The Land of Eternal Blue Sky

Exploring Mongolia’s Gobi

By: David Swanson

The land is one of the least inhabited places on Earth; its history punctuated by both prehistoric residents and a man who emerged as perhaps the world’s most famous warlord. Temperatures range from well below zero to higher than 110 degrees, and water much less food is alarmingly rare.

Yet it’s not hard to find life in the Gobi, the region of grassy plains, mountains and deserts of southern Mongolia especially if clients stay at an oasis. The 45-room Three Camel Lodge was opened in 2002 by New Jersey-based tour operator Nomadic Expeditions. The company paves a comfortable route to a place that lies far, far off the beaten track.

A landlocked nation three times the size of France, Mongolia is sandwiched between China and Siberia. The country was, for the most part, closed to Westerners from the 1920s until the collapse of Communism. Mongolia opened its doors to outsiders in 1990, and democracy and a free market economy soon took root.

Accessibility as a tourist destination has not been an overnight process. Mongolia is not only large, but also remote. It possesses a meager infrastructure, and it’s one of the highest countries in the world, with an average elevation of 5,200 feet above sea level. For anyone intrigued by nomadic culture and exotic outposts, the Gobi delivers. And a roster of notables has come for a look from Hillary Clinton to Tom Brokaw, Richard Gere to Julia Roberts and most recently even President Bush made a stop here.

Nomadic Expedition

My trip with a group from Nomadic Expeditions began, as almost any exploration of Mongolia would, in the capital of Ulaanbaatar. Our guide for the weeklong visit, Bayanaa, greeted us with a local aphorism.

“Welcome to the land of eternal blue sky,” she said.

The skies were impeccably clear, but our first view of the city as we crested a rise just outside the airport, revealed another dimension. Soot-belching power plants contrasted against the gently rolling mountains that envelope U.B. (as the capital is almost always referred to).

In the foreground sat burgeoning suburban camps of gers, the round, felt-lined tent-homes favored by nomads for 3,000 years. Just three or four camels are required to transport a ger and its furniture, and more than 60 percent of the population still live inside these tents. But Mongolia is changing.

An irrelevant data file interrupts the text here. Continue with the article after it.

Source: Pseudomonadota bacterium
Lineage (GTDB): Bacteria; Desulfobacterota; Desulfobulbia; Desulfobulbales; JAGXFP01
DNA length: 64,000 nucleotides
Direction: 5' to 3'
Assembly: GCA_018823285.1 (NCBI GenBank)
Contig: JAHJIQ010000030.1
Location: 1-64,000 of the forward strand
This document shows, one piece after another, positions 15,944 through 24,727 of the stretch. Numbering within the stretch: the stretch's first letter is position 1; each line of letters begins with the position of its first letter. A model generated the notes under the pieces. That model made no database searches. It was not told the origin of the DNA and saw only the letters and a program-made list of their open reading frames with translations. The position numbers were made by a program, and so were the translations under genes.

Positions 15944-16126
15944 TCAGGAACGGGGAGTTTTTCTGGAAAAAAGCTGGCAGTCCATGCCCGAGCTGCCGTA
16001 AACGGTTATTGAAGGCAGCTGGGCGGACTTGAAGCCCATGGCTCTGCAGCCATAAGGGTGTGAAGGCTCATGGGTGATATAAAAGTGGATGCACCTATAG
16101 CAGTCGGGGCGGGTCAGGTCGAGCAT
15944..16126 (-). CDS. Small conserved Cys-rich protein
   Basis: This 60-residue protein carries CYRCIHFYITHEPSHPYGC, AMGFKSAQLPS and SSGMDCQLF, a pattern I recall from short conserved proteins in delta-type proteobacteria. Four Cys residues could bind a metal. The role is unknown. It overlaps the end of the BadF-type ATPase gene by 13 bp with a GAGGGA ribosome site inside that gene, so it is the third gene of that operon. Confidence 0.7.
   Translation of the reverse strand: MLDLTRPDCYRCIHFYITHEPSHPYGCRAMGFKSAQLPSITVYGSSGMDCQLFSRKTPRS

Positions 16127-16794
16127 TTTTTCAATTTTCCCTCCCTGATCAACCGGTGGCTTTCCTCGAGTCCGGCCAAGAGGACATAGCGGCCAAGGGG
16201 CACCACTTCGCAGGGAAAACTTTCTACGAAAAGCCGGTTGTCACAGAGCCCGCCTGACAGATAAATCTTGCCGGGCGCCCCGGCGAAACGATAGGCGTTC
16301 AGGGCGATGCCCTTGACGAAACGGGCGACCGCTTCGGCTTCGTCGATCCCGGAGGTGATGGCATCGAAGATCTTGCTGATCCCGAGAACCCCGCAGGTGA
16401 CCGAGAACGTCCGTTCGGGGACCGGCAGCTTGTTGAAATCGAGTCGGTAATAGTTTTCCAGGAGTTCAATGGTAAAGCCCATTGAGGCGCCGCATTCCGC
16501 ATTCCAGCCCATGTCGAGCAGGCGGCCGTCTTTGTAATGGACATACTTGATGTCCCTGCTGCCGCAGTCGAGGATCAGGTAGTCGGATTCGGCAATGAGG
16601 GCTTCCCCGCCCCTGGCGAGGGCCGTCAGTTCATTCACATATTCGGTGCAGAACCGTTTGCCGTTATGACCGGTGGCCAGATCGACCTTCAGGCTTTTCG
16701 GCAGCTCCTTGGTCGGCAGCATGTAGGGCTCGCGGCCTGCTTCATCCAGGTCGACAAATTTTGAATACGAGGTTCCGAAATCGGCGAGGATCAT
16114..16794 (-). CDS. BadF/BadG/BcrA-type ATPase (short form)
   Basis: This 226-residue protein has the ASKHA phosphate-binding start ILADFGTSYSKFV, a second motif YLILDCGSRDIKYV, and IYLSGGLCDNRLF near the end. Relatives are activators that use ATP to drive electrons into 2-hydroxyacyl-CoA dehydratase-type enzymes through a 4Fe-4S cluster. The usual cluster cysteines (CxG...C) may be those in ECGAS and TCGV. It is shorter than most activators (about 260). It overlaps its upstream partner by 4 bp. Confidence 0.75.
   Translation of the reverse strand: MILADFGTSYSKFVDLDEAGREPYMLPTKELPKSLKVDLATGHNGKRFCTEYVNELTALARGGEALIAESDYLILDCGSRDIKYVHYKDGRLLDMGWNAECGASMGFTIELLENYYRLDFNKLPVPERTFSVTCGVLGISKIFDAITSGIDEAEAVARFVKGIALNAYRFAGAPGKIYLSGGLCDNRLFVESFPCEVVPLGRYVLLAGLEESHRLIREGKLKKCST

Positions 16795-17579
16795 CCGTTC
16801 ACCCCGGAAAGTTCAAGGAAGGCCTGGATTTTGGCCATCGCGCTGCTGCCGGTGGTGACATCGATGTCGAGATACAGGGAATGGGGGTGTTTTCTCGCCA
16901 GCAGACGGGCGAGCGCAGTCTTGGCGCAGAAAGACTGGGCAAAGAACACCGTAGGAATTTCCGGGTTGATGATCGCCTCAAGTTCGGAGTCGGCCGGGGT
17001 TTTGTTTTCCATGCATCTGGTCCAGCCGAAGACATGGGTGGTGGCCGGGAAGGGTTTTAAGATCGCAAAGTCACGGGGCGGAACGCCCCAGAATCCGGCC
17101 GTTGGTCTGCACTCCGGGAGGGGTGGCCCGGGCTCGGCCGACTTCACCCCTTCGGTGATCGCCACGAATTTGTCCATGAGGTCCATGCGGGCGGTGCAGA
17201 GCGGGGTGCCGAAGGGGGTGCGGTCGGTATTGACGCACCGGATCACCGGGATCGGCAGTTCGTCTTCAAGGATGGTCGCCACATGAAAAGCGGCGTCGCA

“Since democracy, it’s possible for anyone to move to U.B.,” Bayanaa said.

In search of a better existence, the nomads of outlying Mongolia are emigrating to the capital perhaps abandoning their arduous nomadic way of life forever.

But we were headed the other direction. After two nights of exploring a short menu of museums and cultural sights in U.B., we boarded an old Russian Antonov prop plane for local carrier MIAT’s twice-weekly flight to Dalanzadgad in the heart of the Gobi.

Through heavily scratched windows, the 90-minute flight to D.Z. (as it is commonly called) soared over a severe landscape of tawny plains, speckled with occasional ger camps. Coming in for a landing brought home just how far we’d traveled: There was no paved runway just a flat, rocky plain.

Nomadic Expeditions drivers met us at the airport, and we quickly sped out of town in Land Rovers, heading 50 miles north. Along the way, we passed several ger camps built to accommodate travelers for about $30 a night, including meals.

By contrast, the Three Camel Lodge appeared like a sanctuary. Anchored against the eroded remnants of a long-extinct volcano, the facility was constructed in accord with Mongolian Buddhist design without a single nail. Inside was a lounge and fully stocked bar, which linked to a clean, bright kitchen and an oversized ger used for dining.